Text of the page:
An undeniable aspect of the aging process is a change in body composition. In fact, the average woman gains ten pounds of fat and loses five pounds of muscle with each decade of life. As part of the normal occurrence of aging, when we put on unwanted weight, the loss of muscle mass and muscle tone actually increases.
Fortunately, this phenomenon - known as sarcopenia - can be reversed, and there is no better time to start realizing the promise of a new you. Whether your New Year's resolutions include younger looking skin, losing weight or improving your overall health, it is with great pleasure that Dr. Nicholas Perricone invites you to join his challenge to start fresh.
To help you get started, here are some dietary and lifestyle tips:
Follow the anti-inflammatory diet.
Eat plenty of salmon - especially Wild Alaskan Sockeye Salmon, which has the highest concentration of Omega-3s of any fish.
Take targeted nutritional supplements.
Go organic and free-range whenever possible. Avoid any poultry products with nitrates, often found in lunch meats.
If weight loss is your goal, be especially mindful of your consumption of complex carbohydrates in the forms of grains and legumes, and limit them to morning and afternoon meals.
Learn to control stress. Stress is highly destructive. When we are under stress, our adrenal glands produce hormones, including cortisol. This produces a host of negative effects that include increased inflammation and appetite, storage of fat (particularly around the abdomen) and acne flare ups.
Start your meal by eating the protein and enjoy fruit at the end of the meal for optimal blood sugar control.
When choosing olive oil, opt for extra-virgin, cold-pressed Spanish varieties. They tend to have higher levels of an antioxidant known as hydroxytyrosol.
Dairy: choose low-fat varieties and look for free-range, pasture-raised or grass-fed products whenever possible.
Enjoy organic, unsalted, raw nuts and seeds.
Follow a regular (ideally daily) exercise regimen. In an ideal world, exercise at least five times per week for 30 to 45 minutes per day. Even three days a week will make a difference.
Drink pure spring water. If you must sweeten anything, rely sparingly on Stevia, a low calorie sweetener, available at most health food stores and some grocery stores.
When choosing beef, go for pasture-finished, grass-fed cows. Not only do they have a more heart healthy omega-3 profile, grass-fed cows naturally have higher amounts of conjugated linoleic acid (CLA), an excellent fat-metabolizing nutrient.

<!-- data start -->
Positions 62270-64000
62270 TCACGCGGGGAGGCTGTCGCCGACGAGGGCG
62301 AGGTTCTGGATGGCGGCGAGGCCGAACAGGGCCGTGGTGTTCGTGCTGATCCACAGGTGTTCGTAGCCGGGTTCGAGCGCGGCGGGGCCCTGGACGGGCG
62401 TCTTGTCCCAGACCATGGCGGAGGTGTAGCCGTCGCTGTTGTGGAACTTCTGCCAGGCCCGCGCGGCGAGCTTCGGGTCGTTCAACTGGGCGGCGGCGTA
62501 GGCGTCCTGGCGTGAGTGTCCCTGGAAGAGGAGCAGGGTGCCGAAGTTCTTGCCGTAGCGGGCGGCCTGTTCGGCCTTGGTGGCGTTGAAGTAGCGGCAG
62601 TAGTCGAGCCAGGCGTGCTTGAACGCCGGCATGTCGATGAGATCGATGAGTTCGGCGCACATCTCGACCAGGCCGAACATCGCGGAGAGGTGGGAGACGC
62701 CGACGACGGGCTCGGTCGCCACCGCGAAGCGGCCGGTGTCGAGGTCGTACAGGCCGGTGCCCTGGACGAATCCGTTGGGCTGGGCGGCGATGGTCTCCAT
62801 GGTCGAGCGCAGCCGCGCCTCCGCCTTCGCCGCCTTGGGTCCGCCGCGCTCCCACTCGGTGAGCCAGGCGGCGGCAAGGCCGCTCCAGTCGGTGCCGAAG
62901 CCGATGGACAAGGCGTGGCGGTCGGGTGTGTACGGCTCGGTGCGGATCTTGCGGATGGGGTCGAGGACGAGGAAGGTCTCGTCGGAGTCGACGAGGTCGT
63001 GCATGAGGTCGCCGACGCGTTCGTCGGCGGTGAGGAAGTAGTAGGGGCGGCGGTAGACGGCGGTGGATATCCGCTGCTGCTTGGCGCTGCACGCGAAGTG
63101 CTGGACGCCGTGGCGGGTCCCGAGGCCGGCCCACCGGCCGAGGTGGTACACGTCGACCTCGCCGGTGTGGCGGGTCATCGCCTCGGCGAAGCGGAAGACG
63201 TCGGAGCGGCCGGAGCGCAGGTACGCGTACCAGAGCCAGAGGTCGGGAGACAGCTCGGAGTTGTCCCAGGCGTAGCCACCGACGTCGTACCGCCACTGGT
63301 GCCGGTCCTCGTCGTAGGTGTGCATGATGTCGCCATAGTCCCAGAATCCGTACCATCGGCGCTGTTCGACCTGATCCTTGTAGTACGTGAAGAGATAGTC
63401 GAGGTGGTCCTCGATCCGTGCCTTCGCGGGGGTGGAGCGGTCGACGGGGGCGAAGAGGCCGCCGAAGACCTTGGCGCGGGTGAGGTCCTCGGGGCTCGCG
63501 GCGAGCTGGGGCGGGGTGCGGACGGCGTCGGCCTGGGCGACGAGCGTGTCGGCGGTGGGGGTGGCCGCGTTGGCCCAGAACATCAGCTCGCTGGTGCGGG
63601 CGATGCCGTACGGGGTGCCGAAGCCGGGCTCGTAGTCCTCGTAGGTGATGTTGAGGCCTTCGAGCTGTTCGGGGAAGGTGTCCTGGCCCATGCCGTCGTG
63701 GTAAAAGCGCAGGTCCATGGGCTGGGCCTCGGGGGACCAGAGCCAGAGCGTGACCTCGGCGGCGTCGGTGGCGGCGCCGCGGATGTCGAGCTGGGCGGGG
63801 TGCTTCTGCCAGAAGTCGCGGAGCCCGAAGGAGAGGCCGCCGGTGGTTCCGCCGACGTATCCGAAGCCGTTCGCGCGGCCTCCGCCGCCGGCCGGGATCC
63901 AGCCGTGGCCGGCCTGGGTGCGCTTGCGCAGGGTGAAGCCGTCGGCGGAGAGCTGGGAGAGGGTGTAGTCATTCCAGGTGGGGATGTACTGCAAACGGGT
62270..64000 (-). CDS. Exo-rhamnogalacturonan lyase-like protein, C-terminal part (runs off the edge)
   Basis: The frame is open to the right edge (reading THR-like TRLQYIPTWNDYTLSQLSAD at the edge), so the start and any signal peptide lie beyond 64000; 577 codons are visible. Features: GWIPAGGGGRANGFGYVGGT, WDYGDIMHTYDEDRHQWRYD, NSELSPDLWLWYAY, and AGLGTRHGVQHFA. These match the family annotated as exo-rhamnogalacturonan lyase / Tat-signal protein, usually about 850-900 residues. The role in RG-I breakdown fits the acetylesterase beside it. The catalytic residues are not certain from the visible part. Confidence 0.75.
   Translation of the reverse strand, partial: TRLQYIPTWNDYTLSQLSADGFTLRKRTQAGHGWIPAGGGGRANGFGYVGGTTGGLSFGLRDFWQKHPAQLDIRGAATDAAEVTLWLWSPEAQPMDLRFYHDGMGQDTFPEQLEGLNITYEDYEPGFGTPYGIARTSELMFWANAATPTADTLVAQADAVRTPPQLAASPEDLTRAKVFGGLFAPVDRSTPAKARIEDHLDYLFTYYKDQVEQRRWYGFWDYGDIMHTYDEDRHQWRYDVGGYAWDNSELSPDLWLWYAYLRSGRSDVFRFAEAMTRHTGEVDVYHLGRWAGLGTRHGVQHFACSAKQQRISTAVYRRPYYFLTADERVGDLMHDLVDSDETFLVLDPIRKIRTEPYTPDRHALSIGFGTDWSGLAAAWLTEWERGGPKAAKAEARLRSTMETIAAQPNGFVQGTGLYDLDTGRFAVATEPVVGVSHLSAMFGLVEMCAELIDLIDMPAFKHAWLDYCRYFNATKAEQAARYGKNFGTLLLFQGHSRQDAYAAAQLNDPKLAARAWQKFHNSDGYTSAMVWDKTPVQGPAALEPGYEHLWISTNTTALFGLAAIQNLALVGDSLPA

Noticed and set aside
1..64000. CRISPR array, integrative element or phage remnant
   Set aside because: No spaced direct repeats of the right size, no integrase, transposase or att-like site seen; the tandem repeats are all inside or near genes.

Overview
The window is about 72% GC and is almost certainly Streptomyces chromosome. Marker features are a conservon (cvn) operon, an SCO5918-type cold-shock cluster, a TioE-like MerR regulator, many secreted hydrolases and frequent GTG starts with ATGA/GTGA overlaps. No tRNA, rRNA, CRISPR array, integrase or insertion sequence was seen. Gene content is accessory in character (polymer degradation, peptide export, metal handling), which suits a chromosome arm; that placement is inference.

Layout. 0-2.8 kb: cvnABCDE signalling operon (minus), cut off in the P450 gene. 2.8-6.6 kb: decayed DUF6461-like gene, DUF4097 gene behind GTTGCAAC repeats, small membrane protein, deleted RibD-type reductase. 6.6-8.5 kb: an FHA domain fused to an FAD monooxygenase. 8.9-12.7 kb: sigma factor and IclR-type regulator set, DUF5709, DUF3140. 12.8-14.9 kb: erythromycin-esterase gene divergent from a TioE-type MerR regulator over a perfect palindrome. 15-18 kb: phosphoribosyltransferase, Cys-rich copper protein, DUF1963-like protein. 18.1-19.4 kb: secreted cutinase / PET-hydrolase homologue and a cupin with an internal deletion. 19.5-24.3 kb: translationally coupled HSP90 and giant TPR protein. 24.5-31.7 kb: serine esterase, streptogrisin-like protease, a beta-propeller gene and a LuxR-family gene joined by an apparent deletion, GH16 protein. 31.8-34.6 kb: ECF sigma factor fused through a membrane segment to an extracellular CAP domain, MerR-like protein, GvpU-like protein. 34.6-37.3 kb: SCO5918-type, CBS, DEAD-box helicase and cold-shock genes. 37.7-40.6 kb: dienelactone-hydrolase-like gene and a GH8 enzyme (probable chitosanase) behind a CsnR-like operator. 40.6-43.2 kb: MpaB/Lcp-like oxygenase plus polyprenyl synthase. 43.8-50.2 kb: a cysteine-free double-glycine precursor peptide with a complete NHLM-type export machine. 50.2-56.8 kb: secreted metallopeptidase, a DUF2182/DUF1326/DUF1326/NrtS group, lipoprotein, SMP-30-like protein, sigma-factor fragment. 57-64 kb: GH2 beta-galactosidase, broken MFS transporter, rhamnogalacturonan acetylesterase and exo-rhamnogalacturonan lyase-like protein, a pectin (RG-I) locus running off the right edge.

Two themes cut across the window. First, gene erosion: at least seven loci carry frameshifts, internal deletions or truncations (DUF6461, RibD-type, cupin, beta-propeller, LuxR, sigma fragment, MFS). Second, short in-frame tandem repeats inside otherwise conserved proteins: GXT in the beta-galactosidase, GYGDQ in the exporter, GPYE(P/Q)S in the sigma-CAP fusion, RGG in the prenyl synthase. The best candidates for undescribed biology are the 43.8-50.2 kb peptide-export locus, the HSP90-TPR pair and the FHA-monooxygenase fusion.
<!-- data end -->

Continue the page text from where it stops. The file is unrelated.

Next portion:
Get enough sleep. An important study at the University of Chicago demonstrated that sleep deprivation causes us to overeat. When we don't get enough sleep, our levels of grehlin, a hormone produced by stomach cells and believed to increase feelings of hunger, increases. If we are sleep deprived we crave carbohydrate-rich foods, such as sweets, pasta and breads.
Eat three small meals and two snacks each day. This will help keep your blood sugar stable throughout the day and hopefully prevent you from becoming ravenous and losing will power.
Stay well hydrated. Water naturally suppresses the appetite and helps the body metabolize stored fat. Studies have shown that if we decrease our water intake, our fat deposits will increase. Conversely, an increase in water intake will reduce fat deposits. When we give our bodies adequate water (6 to 8 glasses per day), we should also notice a decrease in our appetites.
In addition to these tips, Perricone invites us to this link:
The menu can be found here:
Day 1 example is as follows:
Wake up and immediately have an 8oz. glass of water.
Exercise for the day: Aerobics
3-4oz. smoked Nova Scotia salmon
1/3 cup slow-cooked oatmeal sprinkled with cinnamon with 2 tablespoons blueberries
1 teaspoon chia seeds
Green tea or water
4-6oz. broiled turkey burger (no bun)
Lettuce and tomato
White bean and Asparagus Salad with Watercress
2oz. sliced turkey or chicken breast
4 celery sticks
2-6oz. broiled salmon
1 cup Creamy Artichoke and Watercress Soup
1/2 cup steamed spinach
Green tea or water
So, in conclusion I wish you all the luck in 2013 and so does Dr. Nicholas Perricone. Let's get moving on that challenge!